Easily navigate a spreadsheet

Posted on

Learn how to navigate a spreadsheet in Excel 2010

Introduction (00:04)

Welcome to Business Productivity, I’m Ulrika Hedlund. Excel is a wonderful tool for analyzing and reviewing data. But sometimes if you have a very large spreadsheet it can be quite difficult to get a good overview of all your columns and rows and easily navigate between different worksheets.
In this video I’ll show you how you can easily navigate a large spreadsheet. I’ll show you how you can zoom in and out to get a better overview of your numbers, how you can freeze columns and rows so that you always see the headings even if you’re scrolling down, and finally I’ll show you how you can open multiple windows to compare worksheets side by side. Let’s have a look!

Stepping through worksheets (00:46)

Here I have our Marketing Budget for the years 2009-2012. As you can see I have separate worksheets for each year. I can easily step through the various budgets by just clicking on the appropriate tab, or I can right-click anywhere here in the arrow-section and just select the year I want.

I can also use the keyboard shortcuts to quickly switch between the different sheets. To do that I’ll hold down the Control key and then I’ll press Page Down to go to the right and Page up to step to the left.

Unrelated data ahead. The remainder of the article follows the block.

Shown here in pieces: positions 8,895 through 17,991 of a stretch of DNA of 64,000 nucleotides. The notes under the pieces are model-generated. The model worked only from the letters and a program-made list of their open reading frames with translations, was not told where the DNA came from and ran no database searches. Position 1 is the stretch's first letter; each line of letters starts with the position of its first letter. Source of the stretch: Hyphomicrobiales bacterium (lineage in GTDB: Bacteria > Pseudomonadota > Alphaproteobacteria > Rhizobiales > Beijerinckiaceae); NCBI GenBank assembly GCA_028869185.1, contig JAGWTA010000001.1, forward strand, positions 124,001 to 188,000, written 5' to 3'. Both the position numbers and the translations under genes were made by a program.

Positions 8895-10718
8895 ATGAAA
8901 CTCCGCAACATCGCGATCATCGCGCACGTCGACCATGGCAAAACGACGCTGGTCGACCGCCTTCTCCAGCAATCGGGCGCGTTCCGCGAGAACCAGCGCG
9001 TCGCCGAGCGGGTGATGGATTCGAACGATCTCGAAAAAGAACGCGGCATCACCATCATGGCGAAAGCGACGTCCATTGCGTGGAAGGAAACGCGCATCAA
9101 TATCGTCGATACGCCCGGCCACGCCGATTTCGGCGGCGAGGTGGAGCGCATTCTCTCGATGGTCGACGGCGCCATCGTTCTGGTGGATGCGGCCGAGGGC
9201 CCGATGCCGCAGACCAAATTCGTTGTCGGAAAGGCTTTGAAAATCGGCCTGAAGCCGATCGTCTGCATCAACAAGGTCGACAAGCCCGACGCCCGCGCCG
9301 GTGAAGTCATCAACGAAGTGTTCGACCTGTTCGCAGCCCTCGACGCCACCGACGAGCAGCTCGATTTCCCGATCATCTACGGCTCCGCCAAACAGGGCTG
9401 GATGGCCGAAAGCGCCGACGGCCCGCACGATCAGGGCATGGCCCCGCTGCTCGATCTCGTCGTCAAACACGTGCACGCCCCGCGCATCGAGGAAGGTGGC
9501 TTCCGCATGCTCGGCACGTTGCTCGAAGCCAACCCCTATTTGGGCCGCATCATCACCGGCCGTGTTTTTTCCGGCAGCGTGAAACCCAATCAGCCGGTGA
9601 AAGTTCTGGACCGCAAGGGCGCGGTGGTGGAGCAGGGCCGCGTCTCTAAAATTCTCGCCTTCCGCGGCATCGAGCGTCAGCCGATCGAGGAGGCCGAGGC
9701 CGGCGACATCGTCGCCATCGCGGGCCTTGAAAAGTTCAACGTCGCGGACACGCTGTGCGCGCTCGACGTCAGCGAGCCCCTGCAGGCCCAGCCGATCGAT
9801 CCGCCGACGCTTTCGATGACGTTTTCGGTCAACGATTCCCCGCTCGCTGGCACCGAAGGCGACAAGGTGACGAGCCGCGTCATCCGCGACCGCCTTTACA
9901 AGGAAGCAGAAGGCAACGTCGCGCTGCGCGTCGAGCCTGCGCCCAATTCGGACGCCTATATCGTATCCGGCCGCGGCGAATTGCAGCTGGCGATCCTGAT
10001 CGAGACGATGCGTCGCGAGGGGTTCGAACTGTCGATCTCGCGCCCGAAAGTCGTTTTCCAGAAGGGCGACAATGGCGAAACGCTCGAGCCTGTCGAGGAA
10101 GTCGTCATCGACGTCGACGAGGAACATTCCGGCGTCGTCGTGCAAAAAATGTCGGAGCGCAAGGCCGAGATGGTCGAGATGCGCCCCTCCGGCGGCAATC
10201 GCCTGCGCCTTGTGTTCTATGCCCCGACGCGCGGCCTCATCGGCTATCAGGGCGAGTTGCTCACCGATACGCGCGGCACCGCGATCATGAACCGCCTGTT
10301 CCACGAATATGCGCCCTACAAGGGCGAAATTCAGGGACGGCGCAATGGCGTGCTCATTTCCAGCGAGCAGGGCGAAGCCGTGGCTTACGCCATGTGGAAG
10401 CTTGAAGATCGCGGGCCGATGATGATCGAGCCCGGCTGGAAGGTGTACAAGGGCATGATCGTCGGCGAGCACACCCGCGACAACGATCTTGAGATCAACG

Minimize the menu to see more of the spreadsheet (01:26)

In order to see more of the spreadsheet I can choose to minimize the menus. To do that, I’ll just double-click the Home tab. If I want to access the menu again I can just click on the Home tab and the menu will float above my spreadsheet. If I want to dock it, like it was before I’ll just double click the Home tab again.

Zooming in and out (01:47)

I can also use the zoom slider here in the bottom right corner in order to zoom in and out to show more of my spreadsheet.

There! Now I can see all of the columns in my budget. Say now that I want to focus in on a specific area of this budget, for example I want to look at personnel costs the first quarter of 2009. To do that I’ll mark the range of cells, go to the View tab and then say; ”Zoom to selection”.

Now I get a very focused view on those particular numbers. To zoom back again I can just click 100%. Or go to the zoom slider again.

Freezing rows and columns (02:32)

As you can see, this budget has a large number of rows and when I scroll down I lose track of which column is for which month. If I go to the View tab, under the Window section I can select to Freeze panes, so here I have the option to freeze the top row.